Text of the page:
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How to be secure when you are small (Part 1)

We use technology and data all the time. 

Even in our community groups, side projects, and small businesses. Aside from being small, these groups share a lot in common:

  • They need data – They collect, store, and manage information about members, customers, and suppliers.
  • They need to have an online presence so people can find them – either a website or social media accounts.
  • They need to keep their costs low – they need to make it viable to keep going, which usually means using minimal resources to run the organisation and keeping any IT costs as low as possible.

Small groups are awesome

They can have large impacts in our local communities and it is important to lift them up and support them when we can. They are kind of like Tinkerbell – they need recognition and support to stay alive (and money and resources too, of course).



Along with all the great things they do, sometimes they carry along some excess baggage – misconceptions about the technology they use and data they collect:

“I am too small to be attacked”

“No one can find my accounts or systems”

“Security is too expensive to put in place”

Sometimes in New Zealand, these misconceptions can be amplified. We are a small island in the Pacific after all! 

Even small fish need their anemone. There are ways that small groups can do security that doesn’t take away from their main purpose and goals.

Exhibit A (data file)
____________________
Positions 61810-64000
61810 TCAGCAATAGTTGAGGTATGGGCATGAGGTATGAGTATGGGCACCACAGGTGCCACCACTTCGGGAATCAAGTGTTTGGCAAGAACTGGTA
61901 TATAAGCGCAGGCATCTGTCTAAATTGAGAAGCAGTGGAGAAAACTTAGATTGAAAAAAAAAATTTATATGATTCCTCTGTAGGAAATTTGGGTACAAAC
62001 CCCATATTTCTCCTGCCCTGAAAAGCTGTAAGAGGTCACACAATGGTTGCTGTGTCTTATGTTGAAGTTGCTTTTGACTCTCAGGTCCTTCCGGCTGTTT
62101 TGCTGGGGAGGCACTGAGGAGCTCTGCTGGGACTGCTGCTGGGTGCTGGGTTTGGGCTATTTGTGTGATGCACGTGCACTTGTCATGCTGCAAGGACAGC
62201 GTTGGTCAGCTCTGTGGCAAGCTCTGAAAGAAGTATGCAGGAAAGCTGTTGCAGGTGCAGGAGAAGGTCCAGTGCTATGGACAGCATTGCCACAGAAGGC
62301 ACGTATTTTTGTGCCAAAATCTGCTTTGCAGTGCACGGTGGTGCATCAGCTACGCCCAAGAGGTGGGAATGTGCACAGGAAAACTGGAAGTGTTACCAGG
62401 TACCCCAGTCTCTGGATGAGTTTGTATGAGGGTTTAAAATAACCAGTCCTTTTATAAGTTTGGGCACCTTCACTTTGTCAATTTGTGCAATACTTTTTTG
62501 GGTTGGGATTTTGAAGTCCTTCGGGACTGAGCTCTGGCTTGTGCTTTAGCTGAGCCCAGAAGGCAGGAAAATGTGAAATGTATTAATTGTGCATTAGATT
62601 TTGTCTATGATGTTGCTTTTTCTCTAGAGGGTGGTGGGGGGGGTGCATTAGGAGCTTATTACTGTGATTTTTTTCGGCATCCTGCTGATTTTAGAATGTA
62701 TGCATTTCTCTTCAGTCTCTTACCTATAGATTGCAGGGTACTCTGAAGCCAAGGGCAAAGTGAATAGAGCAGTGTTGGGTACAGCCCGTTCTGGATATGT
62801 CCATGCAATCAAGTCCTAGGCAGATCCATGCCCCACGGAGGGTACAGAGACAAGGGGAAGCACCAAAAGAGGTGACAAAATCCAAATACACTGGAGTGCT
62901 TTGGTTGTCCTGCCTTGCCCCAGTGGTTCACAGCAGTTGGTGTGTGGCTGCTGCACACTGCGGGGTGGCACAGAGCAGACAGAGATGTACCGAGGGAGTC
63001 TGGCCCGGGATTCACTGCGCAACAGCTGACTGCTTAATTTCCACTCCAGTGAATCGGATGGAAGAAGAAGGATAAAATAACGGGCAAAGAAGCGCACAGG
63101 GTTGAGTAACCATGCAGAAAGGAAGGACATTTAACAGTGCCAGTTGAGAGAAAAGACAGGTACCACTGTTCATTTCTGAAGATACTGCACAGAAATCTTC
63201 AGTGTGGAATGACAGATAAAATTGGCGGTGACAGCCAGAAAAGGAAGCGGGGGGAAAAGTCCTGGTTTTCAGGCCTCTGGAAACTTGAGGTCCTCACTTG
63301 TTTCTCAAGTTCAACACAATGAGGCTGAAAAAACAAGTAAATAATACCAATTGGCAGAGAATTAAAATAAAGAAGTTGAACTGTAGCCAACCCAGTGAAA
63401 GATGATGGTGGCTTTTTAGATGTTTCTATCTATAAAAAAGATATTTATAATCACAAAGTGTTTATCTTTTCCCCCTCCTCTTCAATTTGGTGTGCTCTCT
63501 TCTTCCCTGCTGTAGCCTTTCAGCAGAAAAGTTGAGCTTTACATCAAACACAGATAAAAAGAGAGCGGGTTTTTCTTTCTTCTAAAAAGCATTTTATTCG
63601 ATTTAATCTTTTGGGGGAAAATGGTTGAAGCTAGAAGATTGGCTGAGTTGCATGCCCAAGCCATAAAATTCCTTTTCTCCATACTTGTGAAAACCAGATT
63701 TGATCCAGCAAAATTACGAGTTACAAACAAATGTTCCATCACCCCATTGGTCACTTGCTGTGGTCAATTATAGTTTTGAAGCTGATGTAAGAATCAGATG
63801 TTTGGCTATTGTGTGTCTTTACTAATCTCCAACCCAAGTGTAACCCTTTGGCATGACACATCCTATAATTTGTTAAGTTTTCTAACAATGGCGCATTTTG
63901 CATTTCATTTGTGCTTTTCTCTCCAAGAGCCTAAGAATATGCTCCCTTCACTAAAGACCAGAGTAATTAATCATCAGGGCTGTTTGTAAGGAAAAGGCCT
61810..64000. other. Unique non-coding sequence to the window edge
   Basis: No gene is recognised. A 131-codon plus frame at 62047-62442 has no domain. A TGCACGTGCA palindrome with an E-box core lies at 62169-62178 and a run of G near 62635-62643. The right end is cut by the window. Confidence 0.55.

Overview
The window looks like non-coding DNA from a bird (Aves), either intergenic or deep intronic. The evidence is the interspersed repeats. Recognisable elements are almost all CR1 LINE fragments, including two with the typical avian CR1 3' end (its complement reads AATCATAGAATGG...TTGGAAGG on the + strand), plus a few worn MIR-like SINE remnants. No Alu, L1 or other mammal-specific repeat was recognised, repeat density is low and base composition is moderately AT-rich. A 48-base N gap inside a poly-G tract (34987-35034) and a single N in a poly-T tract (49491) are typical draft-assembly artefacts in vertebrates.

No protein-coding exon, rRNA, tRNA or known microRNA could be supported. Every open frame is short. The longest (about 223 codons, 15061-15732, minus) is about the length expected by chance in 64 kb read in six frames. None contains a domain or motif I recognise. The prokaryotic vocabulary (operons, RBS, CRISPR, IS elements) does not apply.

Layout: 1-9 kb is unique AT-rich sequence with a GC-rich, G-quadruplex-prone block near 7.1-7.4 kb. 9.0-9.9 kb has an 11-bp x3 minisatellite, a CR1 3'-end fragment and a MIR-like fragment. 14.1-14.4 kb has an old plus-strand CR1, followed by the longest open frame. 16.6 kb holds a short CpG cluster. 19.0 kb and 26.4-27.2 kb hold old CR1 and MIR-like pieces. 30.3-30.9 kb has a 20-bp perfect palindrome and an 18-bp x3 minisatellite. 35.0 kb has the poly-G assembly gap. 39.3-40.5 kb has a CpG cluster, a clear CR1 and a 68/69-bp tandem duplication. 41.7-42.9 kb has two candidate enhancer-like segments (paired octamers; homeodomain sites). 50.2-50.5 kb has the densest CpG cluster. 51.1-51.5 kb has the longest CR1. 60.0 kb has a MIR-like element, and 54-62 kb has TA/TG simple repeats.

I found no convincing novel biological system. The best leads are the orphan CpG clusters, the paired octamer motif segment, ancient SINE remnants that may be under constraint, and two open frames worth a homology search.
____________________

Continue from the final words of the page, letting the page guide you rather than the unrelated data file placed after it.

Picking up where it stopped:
Well reader, we are going to take you on an adventure!

If you can give us just one hour of your time, once a fortnight, we can help you build some big security defences for your small group. In this blog series we will show you some steps that just take a wee bit of time to set up and require no fancy tools, experts, or money (!!!) to do.

If you volunteer or run a small group, or know one that has a soft spot in your heart – help them through this list and help them get on the right (secure) foot.

Let’s get started! Get out your stationary kit, because we are starting with making a list and taking inventory.



Step 1. Make a list

Start a list that keeps track of what kind of data you collect, and what systems and accounts you use. If you don’t know where to start, begin with answering these questions:

  • What social media accounts do you use?
  • Do you have a website? Do you manage the web server yourself? Or do you login to a website to take care of it and pay someone to host it for you?

If you are like me and love a good checklist, try giving this a go


Now, anything you have listed in the “accounts” column is likely a “Software-as-a-Service” or SaaS product. Which means you don’t have to worry about the underlying technology; you just have to focus on protecting your accounts and controlling the data that goes into them. 

Anything listed in the “technology & systems” column will require a bit more effort. You will have to think about both protecting the accounts and the technology underneath them.

Believe it or not – that is it for step 1! That wasn’t so bad.

Understanding the tools and technology you use is honestly the first step in your small group’s security journey.

The next step in this adventure is going to be all about passwords. Throughout our digital lives we have been told different tips, tricks, and advice for doing passwords right. We are going to clean that slate and teach you what you really need to do to make passwords secure.

See you in the next blog for part 2!